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STEERING SYSTEM

1) Caster
A positive caster of 3 is
set because positive caster
creates a lot of align torque
(the force that straightens the
steering wheel when you go
forward) which improves
straight line stability of the
car. Due to the geometry of
positive caster it also will
increase negative camber gain
when turning which is a good
thing. It increases tire lean
when cornering.
2) Camber
A positive camber of 1
is set because a positive
camber is set at front, so as to
give directional stability i.e.
aids bringing back the wheel
to the straight ahead position
after the turning is made. It
also causes the tires to
straighten out.
3) Kingpin Inclination
It is inclined at 7because
the King Pin Inclination of an
axis of turn provides weight
stabilization and steady

movement of the automobile


on a straight line and in turns.
4) Scrub Radius
A positive scrub radius of
10mm is provided because steering
becomes less sensitive to braking
inputs. It also produces stable
straight-running
stability
but
requires counter-steering by the
driver in case of uneven braking
effect
5) TOE-IN
A toe-in of 2mm is provided as it
improves straight line stability.
Rear wheel drive vehicles have
slightly positive tow in the rear
due to rolling resistance causing
outward drag in the suspension
arms. The slight positive toe
straightens out the wheels at
speed, effectively evening them
out and preventing excessive tire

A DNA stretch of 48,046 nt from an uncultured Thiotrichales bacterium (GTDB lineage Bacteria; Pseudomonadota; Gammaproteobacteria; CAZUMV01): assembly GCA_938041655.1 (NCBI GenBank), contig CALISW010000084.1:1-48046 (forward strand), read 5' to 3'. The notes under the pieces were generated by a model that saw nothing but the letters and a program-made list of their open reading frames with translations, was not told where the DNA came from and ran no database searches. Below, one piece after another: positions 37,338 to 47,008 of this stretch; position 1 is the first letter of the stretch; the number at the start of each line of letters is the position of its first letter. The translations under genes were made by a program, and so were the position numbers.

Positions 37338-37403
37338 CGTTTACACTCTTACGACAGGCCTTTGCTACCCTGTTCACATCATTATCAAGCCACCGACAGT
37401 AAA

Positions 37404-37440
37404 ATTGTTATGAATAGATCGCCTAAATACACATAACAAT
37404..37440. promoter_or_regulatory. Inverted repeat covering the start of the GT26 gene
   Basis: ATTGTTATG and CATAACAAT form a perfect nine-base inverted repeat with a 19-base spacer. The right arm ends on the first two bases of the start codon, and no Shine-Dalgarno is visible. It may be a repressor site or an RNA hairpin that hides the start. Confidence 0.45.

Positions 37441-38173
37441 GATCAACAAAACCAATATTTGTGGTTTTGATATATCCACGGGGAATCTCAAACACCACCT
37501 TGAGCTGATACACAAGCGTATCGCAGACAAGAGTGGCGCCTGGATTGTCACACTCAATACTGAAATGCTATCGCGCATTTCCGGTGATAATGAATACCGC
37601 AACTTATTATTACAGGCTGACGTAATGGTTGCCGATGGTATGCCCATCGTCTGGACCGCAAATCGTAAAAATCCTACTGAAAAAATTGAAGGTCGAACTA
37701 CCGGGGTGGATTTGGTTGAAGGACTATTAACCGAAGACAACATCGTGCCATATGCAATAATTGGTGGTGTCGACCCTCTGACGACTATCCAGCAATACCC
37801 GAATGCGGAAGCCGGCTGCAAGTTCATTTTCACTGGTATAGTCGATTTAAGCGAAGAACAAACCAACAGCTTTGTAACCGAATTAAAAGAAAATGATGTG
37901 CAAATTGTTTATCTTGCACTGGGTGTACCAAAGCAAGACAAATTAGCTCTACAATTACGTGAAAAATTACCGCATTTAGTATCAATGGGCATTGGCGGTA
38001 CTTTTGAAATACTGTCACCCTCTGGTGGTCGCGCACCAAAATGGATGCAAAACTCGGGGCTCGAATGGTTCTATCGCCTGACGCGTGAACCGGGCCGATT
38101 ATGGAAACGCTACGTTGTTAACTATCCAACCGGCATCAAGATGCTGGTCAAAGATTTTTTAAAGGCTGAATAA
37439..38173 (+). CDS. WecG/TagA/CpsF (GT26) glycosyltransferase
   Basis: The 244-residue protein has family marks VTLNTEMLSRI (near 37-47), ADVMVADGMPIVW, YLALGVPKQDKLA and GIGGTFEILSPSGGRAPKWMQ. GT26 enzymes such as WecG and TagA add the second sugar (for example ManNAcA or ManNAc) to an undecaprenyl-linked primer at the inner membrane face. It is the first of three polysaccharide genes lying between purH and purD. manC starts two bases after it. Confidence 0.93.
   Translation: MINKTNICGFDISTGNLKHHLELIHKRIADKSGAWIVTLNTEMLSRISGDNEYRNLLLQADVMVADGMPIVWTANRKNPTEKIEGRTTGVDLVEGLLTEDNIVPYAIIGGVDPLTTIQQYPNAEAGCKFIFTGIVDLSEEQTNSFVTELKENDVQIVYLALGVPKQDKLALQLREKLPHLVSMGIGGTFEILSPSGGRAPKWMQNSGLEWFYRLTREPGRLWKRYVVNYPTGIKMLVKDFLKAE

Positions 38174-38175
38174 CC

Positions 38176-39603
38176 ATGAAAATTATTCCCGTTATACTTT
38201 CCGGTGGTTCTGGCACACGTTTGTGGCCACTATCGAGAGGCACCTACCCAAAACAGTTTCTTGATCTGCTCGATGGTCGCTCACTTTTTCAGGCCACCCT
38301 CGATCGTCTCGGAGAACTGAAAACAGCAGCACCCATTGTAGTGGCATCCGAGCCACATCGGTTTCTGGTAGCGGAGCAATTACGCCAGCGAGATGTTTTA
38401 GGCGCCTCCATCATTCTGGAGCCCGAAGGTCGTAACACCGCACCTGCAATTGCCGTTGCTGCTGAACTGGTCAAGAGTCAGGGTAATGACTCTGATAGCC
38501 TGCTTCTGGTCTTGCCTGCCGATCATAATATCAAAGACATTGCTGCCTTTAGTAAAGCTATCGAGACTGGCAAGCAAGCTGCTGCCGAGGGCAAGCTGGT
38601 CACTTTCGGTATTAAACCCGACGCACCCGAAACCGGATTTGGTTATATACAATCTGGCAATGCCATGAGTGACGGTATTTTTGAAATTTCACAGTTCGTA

wear.

SPECIFICATIONS
Steering type
Steering ratio
Inner
wheel
turning angle
Outer
wheel
turning angle
Turning radius
Caster angle
Camber angle
Kingpin
inclination
Toe angle
Scrub radius
Track width
Wheelbase
Ackermann
percentage

Pitman Steering
1:1
27 deg
20.64 deg
3m
3 deg (positive)
1 deg (positive)
7 deg
2 deg (toe-in)
10mm
1m (front) and
1.05m (rear)
1.15m
96.64%

STEERING CALCULATIONS
The main goal of our steering
system is to provide directional
control with minimum turning radius.
Simplicity and safety were the main
design considerations of our steering
system. The steering system includes
steering wheel, steering column,
steering arm, tie rod and knuckle.
Common inner wheel angle for any
automobile is 41 degrees and outer
wheel angle ranges from 28 to 29
degrees. In order to achieve those
angles, the stoppers were attached,
intentionally on both sides of the
frame such that the angular movement
of steering arms is restricted to
desired position. From the known
inner wheel and outer wheel angles,
reverse engineering process is carried
out to find the turning radius of the
kart by using the simple Ackermann
principle.
Rear track width
=

1.0m

Wheelbase
=

1.15m

Distance between the pivot points


=
0.80m
Radius of turn
=

To calculate percentage Ackermann

3m

Assuming inner wheel angle as


410

tan=( b/ y )

y=b tan

=28 . 44 (outer wheel angle)

Ackerman=tan-1(WB/(WB/tan(Angle
outside wheel - Front Track))
=tan-1(1.15/(1.15/tan(28.44)-1)
=27.4
= /Ackermann

% Ackermann

= 28.44/27.44

y=1323 mm

% Ackermann

=100.3%

1) INNER WHEEL
RADIUS
Rif =(

FRONT

b
ac
)(
)
sin
2

1.15
0.2
)(
)
sin 41
2

Rif =1 . 65 m

2) OUTER FRONT WHEEL


RADIUS:

From Ackermanns condition,

Rof =(

b
ac
)+(
)
sin
2

Rof =(

1.15
0.2
)+(
)
sin 28.44
2

Cotcot=(c / b)
Rof =2 .514 m

Cotcot ( 41)=(0.80 /1.15)

3) INNER REAR
RADIUS:

WHEEL

Rir=

b
( tan
)( ac2 )

Rir=

( tan1.1541 )( 0.22 )

1.15
( tan28.44
)+( 0.22 )

Ror=

Ror=2 .22 m

Rir=1 . 22m

4) OUTER REAR
RADIUS:
b
( tan
)+( ac2 )

Ror=

WHEEL